|This is the Web Edition of "A Trip Into Space", a Coimbra-based electronic book on space science. Both the texts and the photos are by courtesy of National Aeronautics and Space Administration.|
|A Trip Into Space Asteroids Asteroid Ida's Moon Dactyl (In False Color)|
|See also: Asteroid Fact Sheet, Asteroid Ida's Moon Dactyl (In Color), Asteroid Ida's Moon Dactyl - A Natural Satellite|
This color picture is made from images taken by the imaging system on the Galileo spacecraft about 14 minutes before its closest approach to asteroid 243 Ida on August 28, 1993. The range from the spacecraft was about 10,500 kilometers (6,500 miles). The images used are from the sequence in which Ida's moon was originally discovered; the moon is visible to the right of the asteroid.
There are brighter areas, appearing bluish in the picture, around craters on the upper left end of Ida, around the small bright crater near the center of the asteroid, and near the upper right-hand edge (the limb). This is a combination of more reflected blue light and greater absorption of near infrared light, suggesting a difference in the abundance or composition of iron-bearing minerals in these areas. Ida's moon also has a deeper near-infrared absorption and a different color in the violet than any area on this side of Ida.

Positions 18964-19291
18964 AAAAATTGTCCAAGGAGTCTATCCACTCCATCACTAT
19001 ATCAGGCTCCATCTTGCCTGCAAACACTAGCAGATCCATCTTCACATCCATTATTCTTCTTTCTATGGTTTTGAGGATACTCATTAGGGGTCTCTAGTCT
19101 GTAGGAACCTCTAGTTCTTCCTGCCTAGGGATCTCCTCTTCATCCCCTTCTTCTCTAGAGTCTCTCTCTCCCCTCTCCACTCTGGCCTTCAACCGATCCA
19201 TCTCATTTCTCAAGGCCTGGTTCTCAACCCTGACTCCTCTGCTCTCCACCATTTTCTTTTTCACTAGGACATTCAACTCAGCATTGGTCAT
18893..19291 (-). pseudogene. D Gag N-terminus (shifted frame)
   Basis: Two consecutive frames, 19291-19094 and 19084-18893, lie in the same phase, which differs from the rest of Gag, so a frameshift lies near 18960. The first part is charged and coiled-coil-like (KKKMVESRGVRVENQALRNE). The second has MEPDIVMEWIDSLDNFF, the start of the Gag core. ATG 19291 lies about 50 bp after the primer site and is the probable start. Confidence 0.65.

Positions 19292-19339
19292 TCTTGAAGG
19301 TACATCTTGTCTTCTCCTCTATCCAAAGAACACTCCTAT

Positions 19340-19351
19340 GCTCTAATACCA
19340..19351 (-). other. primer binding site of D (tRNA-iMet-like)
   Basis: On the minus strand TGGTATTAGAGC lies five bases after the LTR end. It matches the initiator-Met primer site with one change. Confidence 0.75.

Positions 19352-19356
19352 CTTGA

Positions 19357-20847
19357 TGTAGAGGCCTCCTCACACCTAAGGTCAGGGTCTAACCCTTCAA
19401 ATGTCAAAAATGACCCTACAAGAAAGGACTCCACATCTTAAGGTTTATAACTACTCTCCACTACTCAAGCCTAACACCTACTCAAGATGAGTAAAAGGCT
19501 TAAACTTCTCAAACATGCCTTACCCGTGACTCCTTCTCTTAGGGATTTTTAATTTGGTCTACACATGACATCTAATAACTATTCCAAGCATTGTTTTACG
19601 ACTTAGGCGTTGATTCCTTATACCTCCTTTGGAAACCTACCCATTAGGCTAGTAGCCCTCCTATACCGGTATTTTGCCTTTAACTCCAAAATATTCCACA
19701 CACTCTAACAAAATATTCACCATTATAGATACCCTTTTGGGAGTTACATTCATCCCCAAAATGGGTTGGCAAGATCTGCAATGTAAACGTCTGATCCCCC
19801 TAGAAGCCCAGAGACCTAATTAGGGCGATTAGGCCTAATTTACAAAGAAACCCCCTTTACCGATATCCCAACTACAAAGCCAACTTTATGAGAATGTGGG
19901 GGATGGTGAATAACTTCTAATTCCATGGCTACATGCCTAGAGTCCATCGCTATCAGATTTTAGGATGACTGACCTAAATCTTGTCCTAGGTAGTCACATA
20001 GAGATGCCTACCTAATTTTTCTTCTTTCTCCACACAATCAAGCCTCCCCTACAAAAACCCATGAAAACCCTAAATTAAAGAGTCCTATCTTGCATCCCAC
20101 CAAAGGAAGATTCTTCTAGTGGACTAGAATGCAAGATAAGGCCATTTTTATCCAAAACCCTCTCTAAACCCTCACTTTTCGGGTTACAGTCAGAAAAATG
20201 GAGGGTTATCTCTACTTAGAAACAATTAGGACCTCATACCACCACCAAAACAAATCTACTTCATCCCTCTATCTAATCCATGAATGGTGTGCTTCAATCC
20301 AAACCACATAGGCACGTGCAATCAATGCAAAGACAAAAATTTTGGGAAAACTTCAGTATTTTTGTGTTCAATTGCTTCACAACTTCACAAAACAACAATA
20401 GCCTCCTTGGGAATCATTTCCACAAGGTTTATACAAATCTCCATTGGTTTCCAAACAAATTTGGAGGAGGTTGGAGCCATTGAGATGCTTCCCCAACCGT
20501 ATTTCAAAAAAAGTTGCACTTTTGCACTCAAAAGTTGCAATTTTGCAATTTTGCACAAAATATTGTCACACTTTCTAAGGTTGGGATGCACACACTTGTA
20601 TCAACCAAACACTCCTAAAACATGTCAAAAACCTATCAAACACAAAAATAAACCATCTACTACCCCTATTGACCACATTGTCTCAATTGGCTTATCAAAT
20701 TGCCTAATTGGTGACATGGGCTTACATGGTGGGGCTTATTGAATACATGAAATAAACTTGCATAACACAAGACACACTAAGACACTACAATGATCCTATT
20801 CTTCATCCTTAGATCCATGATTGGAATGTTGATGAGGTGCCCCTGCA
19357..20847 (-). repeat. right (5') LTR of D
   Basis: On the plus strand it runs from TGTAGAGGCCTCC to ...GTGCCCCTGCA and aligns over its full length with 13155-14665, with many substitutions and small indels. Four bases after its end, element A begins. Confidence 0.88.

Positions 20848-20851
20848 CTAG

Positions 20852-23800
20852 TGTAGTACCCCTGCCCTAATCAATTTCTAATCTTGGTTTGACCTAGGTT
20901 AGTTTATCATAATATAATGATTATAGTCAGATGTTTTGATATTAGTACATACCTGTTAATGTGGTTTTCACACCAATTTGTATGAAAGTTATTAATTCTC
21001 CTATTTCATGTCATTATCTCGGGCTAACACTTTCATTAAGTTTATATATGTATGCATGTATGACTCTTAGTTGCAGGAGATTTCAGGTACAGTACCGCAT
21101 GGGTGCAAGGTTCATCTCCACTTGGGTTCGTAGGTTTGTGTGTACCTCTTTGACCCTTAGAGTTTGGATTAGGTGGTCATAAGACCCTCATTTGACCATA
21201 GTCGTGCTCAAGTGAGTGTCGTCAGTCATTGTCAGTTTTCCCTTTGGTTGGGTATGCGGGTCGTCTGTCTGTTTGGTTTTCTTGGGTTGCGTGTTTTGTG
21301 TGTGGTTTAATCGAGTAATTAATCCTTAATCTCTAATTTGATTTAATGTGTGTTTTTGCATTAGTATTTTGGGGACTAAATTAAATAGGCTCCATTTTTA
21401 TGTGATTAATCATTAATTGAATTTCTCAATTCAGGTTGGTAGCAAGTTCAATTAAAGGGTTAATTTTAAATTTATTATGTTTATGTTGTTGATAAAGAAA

The moon is not identical in spectral properties to any area of Ida in view here, though its overall similarity in reflectance and general spectral type suggests that it is made of the same rock types basically. These data, combined with the study of further imaging data and more detailed spectra from the Near Infrared Mapping Spectrometer, may allow scientists to determine whether the larger parent body of which Ida, its moon, and some other asteroids are fragments was a heated, differentiated object or made of relatively unaltered primitive chondritic material.
The Galileo project, whose primary mission is the exploration of the Jupiter system in 1995-97, is managed for NASA's Office of Space Science by the Jet Propulsion Laboratory.
Last Update: 2005-Nov-29